Jrue Holiday’s ties to Los Angeles are as deep as they come. He was born in Chatsworth, and led Campbell High School to the 2008 California Division IV state championship. He then attended UCLA, helping the Bruins reach the second round of the 2009 NCAA Men’s Basketball Tournament.
With such a strong Southern California connection, it comes as some surprise that his best body of basketball work is taking place in New Orleans. This is very much the case, however, as Holiday has helped make a name for himself in this year’s NBA playoffs. The sixth-seeded Pelicans weren’t given much of a chance to take down the third-seeded Portland Trailblazers in round one. Despite the naysaying, New Orleans came out of the first round as the only team to win every game against their opponent.
Holiday’s impact on this series can’t be ignored, specifically in games two and four. In the first of these two games, Holiday led all players in scoring and assists, with 33 points and nine assists. For all of the strong offensive numbers Holiday put up, it was his defensive effort, especially against Portland’s All-Star guard Damian Lillard, that allowed New Orleans to walk away with a 111-102 victory. Lillard scored just 17 points on 7-18 shooting, while turning the ball over seven times.
In game four, the final bout of this series, the joint offensive explosion from Holiday and Anthony Davis was too much for the Trailblazers to overcome. The duo combined for 88 points, 41 of which came from Holiday. Again, Lillard was rendered harmless, as he was only able to score 19 points on 7-16 shooting. If it wasn’t for CJ McCollum’s 38 points for Portland, the 131-123 Pelicans win would have been much more lopsided.
As his stats for the series will show, Holiday had an impact that went far beyond high scoring and assist totals. This is not to say that his points and passes were trivial, as the Pelicans probably don’t sweep Portland if Holiday doesn’t score 28 points per game and dish out 6.5 assists. However, these numbers don’t encapsulate everything Holiday did in his time on the court.
It should first be mentioned that Holiday had the second highest usage percentage of the team, at 30.2 percent. According to realgm.com, usage percentage is “a measurement of the percentage of plays utilized by a player while he is in the game.” This means that Holiday was directly involved in 30 percent of all plays that occurred while he was playing.
With that in mind, it makes the fact that Holiday was able to maintain a true shooting percentage of 63 percent even more impressive. Factor in the fact that he also accounted for 29 percent of all assists that occurred while he was on the court, and it’s easy to come to the conclusion that Holiday was asked to do it all on offense. He more than answered the call, shown by his offensive rating of 118 points per 100 possessions.
It would be easy to excuse a poor defensive effort with so much offensive responsibility. Holiday need not make such excuses, as he was one of the team’s better defenders, as well. His defensive rating of 110.6 points per 100 possessions does leave a little to be desired, but his ability to lockdown Lillard all series should more than make up for any slight defensive indiscretions.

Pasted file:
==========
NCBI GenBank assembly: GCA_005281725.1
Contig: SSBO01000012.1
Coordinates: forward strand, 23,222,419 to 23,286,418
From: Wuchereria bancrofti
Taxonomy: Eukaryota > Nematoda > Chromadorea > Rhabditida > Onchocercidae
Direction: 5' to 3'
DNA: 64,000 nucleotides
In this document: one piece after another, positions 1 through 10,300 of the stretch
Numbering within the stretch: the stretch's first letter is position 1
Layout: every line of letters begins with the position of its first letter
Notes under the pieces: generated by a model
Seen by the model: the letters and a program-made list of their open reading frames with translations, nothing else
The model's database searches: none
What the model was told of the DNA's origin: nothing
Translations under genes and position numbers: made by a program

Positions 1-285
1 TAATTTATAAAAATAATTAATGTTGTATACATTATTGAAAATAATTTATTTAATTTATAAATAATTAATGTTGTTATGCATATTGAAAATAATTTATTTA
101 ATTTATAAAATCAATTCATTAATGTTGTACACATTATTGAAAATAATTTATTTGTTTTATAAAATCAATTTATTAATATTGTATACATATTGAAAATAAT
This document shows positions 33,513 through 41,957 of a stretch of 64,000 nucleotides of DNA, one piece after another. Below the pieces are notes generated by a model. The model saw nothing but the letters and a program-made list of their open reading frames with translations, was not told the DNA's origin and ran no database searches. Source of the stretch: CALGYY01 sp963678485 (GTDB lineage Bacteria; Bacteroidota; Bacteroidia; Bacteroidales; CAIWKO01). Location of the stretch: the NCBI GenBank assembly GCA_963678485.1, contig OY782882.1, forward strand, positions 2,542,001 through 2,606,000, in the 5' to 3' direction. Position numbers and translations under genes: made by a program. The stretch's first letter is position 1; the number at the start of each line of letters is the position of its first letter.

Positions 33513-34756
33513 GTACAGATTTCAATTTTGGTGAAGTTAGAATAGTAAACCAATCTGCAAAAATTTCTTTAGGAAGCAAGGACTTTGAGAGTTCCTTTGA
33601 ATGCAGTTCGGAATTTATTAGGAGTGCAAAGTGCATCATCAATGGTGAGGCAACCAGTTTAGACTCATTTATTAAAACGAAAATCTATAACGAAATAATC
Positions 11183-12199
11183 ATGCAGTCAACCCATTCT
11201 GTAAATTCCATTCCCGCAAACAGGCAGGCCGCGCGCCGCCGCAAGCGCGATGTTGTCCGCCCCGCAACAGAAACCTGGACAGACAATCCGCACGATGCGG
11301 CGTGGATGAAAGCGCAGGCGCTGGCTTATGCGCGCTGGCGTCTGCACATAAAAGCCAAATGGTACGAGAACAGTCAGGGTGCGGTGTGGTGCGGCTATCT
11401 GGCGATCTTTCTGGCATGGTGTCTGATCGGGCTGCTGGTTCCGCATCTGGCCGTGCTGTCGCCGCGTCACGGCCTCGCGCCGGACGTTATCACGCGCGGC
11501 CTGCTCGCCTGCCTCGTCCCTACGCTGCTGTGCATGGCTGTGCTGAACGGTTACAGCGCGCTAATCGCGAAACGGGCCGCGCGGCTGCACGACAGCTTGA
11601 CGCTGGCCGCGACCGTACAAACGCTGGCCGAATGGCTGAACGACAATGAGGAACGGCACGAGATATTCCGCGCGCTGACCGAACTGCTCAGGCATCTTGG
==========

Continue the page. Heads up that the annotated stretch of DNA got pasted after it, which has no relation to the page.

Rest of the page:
Lillard, who led Portland in scoring all season, with 26.9 points per game, averaged just 18.5 points in their first round series. Even reaching this total turned out to be a chore for Lillard, as he registered a true shooting percentage of 47 percent while having the second highest usage percentage of the team at 24.9 percent. He also was far and away the Trailblazers’ leader in turnovers, totaling 16 throughout the team’s four games.
Giving Holiday all of the credit in stopping Lillard wouldn’t do justice to the defensive performance of the other Pelicans players. Rajon Rondo, the other starting guard, had the fifth highest defensive rating of the team at 108.2 points per 100 possessions.
Davis and Nikola Mirotic can be thanked for closing off the paint, as the pair had defensive ratings of 100.9 and 100.7 points per 100 possessions, respectively. Both were also the team leaders in block percentage, with Mirotic accounting for 5.5 percent of all blocks that occurred with him in play, and Davis blocking 5.8 percent of all shots with him on the court.
New Orleans’ sweep of Portland was a team effort through and through, but Holiday will receive the most recognition from it, as no one expected him to dominate every facet of the game as he did. Before the season began, he was much maligned after receiving a five year, $131 million contract. Most fans didn’t believe Holiday was worth that much of the team’s money, and that any other guard could produce the same results for a cheaper price tag.
Holidays’ first round performance should serve as some vindication for the bonus he received, but the NBA is very much a “what have you done for me lately,” kind of league. If Holiday struggles throughout the rest of the Pelicans’ playoff appearance, his incredible play against Portland may be forgotten.
The road to being crowned NBA champions is a long one. New Orleans will need to take down the Golden State Warriors, Houston Rockets, and whoever survives the free-for-all that is the Eastern Conference playoffs, in order to take home the trophy.
Realistically, this isn’t the Pelicans’ year, but with Holiday, Davis, and Rondo in the fold, as well as Demarcus Cousins returning next season from an ACL tear, the team is set up for future championship runs. Holiday will be an integral part of this team’s success if he continues to play the way he did against the Trailblazers.